“While both sides’ arguments are viable, we conclude that they do not support a finding contrary to that of the circuit court,” Judge Reilly concluded. “The court’s finding that Metropolitan had reasonable proof of nonresponsibility until the date of Druecke’s sentencing is not clearly erroneous.”

    Claim File, Attorney-Client and Work Product Privilege

    Finally, the appeals court panel ruled that it was harmless error for the circuit court to compel Metropolitan to produce the claim file through a discovery request, despite objections that the file was protected by attorney-client and work product privileges.

    The attorney-client privilege protects communications between attorney and client. The work product doctrine protects documents “prepared in anticipation of litigation.”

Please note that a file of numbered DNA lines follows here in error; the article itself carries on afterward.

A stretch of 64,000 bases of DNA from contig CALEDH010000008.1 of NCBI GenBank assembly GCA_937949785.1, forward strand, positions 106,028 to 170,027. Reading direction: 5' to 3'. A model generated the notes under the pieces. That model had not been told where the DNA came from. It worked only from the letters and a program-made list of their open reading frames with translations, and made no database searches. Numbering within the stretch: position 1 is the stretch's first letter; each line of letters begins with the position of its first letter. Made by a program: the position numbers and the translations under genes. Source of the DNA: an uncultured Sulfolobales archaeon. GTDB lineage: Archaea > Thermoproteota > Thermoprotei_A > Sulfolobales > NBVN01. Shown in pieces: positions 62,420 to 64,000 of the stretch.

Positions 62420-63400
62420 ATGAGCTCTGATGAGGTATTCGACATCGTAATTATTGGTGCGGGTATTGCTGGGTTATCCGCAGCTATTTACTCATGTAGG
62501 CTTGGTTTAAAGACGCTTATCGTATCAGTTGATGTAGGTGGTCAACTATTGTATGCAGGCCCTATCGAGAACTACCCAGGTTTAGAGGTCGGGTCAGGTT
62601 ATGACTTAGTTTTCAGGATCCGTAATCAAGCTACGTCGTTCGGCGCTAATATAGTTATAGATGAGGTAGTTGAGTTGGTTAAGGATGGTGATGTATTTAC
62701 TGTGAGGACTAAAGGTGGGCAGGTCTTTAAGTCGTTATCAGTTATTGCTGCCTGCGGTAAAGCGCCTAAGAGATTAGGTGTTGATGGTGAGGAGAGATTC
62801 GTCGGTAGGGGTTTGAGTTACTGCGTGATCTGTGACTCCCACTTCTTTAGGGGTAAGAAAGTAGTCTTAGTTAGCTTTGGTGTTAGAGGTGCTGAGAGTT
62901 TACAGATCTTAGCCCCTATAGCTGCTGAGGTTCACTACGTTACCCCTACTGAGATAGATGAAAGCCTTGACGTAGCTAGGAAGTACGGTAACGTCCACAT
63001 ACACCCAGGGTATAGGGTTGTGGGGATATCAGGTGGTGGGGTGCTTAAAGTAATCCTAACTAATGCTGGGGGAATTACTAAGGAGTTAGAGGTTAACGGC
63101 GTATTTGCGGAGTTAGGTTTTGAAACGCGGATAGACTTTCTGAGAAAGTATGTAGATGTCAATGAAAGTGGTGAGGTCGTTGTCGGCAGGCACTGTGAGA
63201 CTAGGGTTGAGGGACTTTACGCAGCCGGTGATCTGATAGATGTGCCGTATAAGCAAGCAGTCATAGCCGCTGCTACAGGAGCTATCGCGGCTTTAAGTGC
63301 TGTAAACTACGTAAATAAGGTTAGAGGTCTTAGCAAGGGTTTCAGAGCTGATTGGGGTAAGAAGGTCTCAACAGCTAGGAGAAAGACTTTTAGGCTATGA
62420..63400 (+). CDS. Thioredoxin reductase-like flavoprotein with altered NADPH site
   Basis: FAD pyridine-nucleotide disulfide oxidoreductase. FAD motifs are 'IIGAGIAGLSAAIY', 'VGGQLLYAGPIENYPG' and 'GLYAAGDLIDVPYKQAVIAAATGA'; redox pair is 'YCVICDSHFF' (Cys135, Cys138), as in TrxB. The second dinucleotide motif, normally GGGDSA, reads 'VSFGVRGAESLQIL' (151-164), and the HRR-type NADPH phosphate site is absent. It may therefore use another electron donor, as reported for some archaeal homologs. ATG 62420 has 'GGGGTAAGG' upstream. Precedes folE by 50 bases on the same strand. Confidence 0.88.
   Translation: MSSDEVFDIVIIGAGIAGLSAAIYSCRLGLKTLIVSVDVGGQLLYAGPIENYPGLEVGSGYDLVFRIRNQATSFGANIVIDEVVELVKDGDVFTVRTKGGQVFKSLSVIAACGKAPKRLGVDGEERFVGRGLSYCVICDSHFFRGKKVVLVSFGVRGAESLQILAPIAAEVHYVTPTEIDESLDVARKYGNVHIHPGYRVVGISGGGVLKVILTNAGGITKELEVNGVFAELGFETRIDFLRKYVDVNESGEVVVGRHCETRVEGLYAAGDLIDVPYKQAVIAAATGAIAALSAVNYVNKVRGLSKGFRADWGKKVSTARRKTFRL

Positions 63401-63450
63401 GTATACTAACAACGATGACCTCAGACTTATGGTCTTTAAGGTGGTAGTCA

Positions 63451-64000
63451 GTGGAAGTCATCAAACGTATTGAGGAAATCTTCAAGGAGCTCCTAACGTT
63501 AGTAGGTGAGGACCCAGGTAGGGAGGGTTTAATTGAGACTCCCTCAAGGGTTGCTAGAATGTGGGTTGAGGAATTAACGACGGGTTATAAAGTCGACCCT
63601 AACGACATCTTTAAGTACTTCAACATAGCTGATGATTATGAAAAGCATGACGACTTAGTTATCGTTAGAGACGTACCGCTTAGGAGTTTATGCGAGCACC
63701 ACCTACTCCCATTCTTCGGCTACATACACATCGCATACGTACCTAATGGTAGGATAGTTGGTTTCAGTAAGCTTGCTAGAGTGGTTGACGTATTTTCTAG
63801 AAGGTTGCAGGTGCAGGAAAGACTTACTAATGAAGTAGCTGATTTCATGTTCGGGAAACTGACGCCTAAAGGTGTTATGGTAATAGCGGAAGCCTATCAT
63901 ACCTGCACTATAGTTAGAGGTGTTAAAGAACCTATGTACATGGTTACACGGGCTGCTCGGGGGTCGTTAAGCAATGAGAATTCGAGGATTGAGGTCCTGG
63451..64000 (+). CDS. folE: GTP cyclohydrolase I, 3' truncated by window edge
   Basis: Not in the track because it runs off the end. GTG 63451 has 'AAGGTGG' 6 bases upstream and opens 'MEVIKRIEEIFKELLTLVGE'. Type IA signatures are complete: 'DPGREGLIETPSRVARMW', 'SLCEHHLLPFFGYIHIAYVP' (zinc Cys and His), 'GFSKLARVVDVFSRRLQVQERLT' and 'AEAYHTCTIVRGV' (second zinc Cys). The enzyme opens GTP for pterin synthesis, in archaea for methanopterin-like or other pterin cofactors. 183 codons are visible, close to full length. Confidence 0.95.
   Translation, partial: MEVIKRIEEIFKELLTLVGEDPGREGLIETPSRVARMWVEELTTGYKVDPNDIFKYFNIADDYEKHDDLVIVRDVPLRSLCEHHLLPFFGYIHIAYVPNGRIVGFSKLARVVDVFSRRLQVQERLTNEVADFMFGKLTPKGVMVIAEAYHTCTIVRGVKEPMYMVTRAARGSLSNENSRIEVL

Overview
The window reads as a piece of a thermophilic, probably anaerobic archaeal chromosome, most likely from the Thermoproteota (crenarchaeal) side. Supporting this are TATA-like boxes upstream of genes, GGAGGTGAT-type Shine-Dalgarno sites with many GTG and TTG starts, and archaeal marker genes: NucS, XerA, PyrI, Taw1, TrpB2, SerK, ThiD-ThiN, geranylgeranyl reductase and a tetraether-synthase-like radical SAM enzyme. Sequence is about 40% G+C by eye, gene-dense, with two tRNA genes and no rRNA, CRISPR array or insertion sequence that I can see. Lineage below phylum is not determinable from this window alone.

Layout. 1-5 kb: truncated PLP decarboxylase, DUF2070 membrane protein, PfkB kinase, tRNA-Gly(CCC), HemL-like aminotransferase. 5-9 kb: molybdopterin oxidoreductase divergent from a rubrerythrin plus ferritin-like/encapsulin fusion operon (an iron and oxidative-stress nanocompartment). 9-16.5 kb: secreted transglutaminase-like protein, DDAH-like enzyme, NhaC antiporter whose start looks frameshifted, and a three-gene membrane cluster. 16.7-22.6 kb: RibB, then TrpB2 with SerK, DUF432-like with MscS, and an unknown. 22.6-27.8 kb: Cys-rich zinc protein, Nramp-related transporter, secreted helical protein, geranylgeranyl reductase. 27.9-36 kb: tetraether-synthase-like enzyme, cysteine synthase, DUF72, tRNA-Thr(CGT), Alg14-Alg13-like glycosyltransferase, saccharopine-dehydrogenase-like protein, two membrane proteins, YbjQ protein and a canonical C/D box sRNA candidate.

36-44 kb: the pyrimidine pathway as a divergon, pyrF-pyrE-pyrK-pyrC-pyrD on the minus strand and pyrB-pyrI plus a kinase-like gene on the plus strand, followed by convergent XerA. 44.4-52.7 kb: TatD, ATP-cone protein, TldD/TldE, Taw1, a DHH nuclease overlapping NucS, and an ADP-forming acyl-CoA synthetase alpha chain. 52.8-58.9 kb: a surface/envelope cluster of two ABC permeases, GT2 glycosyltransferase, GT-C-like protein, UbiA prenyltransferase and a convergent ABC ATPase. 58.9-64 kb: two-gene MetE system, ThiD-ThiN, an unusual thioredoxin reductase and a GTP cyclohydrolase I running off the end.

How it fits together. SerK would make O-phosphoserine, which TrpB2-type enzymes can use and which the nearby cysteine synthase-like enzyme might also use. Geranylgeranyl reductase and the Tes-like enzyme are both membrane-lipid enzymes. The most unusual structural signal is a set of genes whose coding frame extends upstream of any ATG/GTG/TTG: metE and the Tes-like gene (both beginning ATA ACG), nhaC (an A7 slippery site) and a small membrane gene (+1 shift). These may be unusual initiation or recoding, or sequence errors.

Dilger requested the file, relying on cases involving bad faith tort claims against insurers where the claim file was necessary to determine the insurer’s state of mind.

    “We find this reliance to be misplaced in the context of a third-party claim for interest under Wis. Stat. §628.46,” wrote Judge Reilly, also noting that Kontowicz did not address whether courts may order insurers to produce claim files despite attorney-client and work product protections in cases involving timely payment of claims.

    It was error for the circuit court to rule that the privileges did not apply to section 628.46 interest proceedings or prelitigation communications, the panel noted.

    However, the panel also ruled that the error did not warrant reversal of the $178,000 interest award in Dilger’s favor because the error was harmless.

    “[T]he court’s ultimate determination of the interest award was based on Druecke’s conviction and not on any of the information found in the claim file,” Judge Reilly noted.

    “All of the court’s factual findings that supported its § 628.46 interest decision were based on admissible evidence from outside of the claim file.”